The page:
We have been examining extrasolar planets – planets that orbit a star other than the sun.  The first exoplanets were discovered by measuring the slight wobble their gravity induces on their star.  Amazingly, and despite the challenges involved, around 50 exoplanets have now been directly observed using powerful telescopes.  But the majority of exoplanets have been discovered using the transit method.  This technique, along with the others, has allowed us to discover nearly 5000 extrasolar planets.

The Transit Method

Since stars are extremely distant, current technology does not allow us to see any details on their surface, or even to resolve a disk (to see noticeable size) for any but the very largest stars.[1]  That is, most stars appear point-like in even the largest telescopes.  Although we cannot see details, we can measure the overall brightness of the star with extremely high precision and accuracy.  If a star were to change brightness (for whatever reason) by even one percent, we could detect this change with modern instrumentation.  This opens up an innovative way to detect an extrasolar planet.

If a star system happens to be nearly edge-on as seen from Earth, then its planets will occasionally cross directly in front of their star, essentially casting their shadow on Earth.  Although we cannot resolve the star, we can measure a slight drop in its total brightness as the planet passes in front of it.  This event is called a transit

In our own solar system, the planets Mercury and Venus occasionally transit the sun as seen from Earth. The above image is a picture of the June 6, 2012 transit of Venus – the small black dot in the upper right. The other smaller and fainter blemishes are sunspots.

The transit method of detecting extrasolar planets requires not only high-precision photometry (measuring the brightness of the star over time), but also careful reasoning.  This is because there are several mechanisms by which a star can dim or brighten over time that have nothing to do with planets.  Some stars pulsate; they change their size over time.  This is accompanied by a change in brightness as well.  Some of these stars pulsate with a very regular frequency.  For example, rr Lyrae stars pulsate with a period of a few hours to a couple of days – depending on the star.  Cepheid variable stars pulsate with a period of several days, whereas Mira variable stars have a period in excess of 100 days.  Some other stars pulsate in a way that is not regular or predictable.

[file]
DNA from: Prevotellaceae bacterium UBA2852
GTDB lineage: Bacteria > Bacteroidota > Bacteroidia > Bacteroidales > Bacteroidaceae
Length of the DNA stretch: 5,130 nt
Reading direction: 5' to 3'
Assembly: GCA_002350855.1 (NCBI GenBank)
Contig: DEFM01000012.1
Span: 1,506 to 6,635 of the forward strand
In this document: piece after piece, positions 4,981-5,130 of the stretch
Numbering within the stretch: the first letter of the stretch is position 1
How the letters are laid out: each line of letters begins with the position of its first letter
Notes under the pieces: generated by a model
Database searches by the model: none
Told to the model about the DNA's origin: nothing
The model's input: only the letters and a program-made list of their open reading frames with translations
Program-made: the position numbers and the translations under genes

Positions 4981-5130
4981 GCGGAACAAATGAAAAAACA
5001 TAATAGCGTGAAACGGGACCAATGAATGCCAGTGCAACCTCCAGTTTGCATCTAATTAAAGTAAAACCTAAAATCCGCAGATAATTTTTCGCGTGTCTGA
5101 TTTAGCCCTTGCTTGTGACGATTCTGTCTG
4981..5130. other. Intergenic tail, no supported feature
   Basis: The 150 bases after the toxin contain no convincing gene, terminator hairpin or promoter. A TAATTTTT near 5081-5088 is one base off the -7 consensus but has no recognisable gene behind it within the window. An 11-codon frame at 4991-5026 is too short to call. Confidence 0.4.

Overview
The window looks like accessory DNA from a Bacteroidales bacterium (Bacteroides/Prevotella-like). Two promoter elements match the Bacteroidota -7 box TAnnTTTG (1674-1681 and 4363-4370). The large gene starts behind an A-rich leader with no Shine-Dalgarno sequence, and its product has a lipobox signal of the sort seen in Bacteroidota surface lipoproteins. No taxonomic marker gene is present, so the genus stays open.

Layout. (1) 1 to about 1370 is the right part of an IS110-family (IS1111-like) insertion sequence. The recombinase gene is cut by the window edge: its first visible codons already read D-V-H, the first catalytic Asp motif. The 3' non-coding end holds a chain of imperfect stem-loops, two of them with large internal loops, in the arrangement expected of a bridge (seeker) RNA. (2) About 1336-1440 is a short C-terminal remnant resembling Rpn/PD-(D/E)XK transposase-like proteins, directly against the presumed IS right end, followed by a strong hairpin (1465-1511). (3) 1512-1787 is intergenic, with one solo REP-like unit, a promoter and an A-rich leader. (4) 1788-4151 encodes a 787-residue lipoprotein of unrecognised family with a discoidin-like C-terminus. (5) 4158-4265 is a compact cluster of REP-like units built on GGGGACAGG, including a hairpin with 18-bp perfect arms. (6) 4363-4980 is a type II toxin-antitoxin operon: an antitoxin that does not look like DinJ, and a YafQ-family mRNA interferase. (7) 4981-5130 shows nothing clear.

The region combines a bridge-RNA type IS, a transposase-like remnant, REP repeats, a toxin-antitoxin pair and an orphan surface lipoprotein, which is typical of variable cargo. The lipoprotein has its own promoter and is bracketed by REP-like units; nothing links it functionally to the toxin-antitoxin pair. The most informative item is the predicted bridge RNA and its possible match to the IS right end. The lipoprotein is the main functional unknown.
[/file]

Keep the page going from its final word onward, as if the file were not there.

By tracking the brightness of a star over time, we can plot the star’s brightness as a function of time – a light curve.  Rapidly pulsating stars like rr Lyrae stars and Cepheid variables have very recognizable light curves.  Some stars pulsate in a way that is not so smooth or regular.  And there are other phenomena that can affect a light curve such as flares or starspots.  A flare would cause a sudden increase in the brightness of a star.  A starspot (like a sunspot but on a star) is a dark region on the star’s luminous surface.  Starspots rotate along with the star and therefore have a fairly regular period.[2] 

A transiting planet will cause a temporary dip in the star’s light curve.  But we must carefully distinguish this from other dips caused by starspots or pulsations.  Fortunately, these three distinct phenomena produce very different types of dips in the light curve.  A dip due to a regular pulsation tends to be very smooth and regular.  A dip caused by a starspot will have approximately the same period as the rotation period of the star.  Furthermore, a starspot will be on the earth-facing side of the star roughly fifty percent of the time.  Therefore, the dip in the light curve will be present in roughly 50% of the light curve and will have a sinusoidal shape due to foreshortening of the spot when it is near the limb. 

Likewise, a transiting planet would produce a very specific type of dip in a star’s light curve.  This dip would have a nearly rectangular shape: a sudden dip in brightness which remains nearly constant until the transit is complete followed by a sudden return to normal brightness.[3]  This is the characteristic shape we would expect to see of an object passing directly in front of the star.  Of course, for this object to be a planet, it must orbit its star.  Therefore, if we monitor the star’s brightness for a long period of time, we should see additional dips in the light curve at extremely regular intervals.  The interval between dips is the period of the orbiting planet.  We would need to see at least three such equidistant dips to know for certain that we are seeing the transit of an orbiting planet.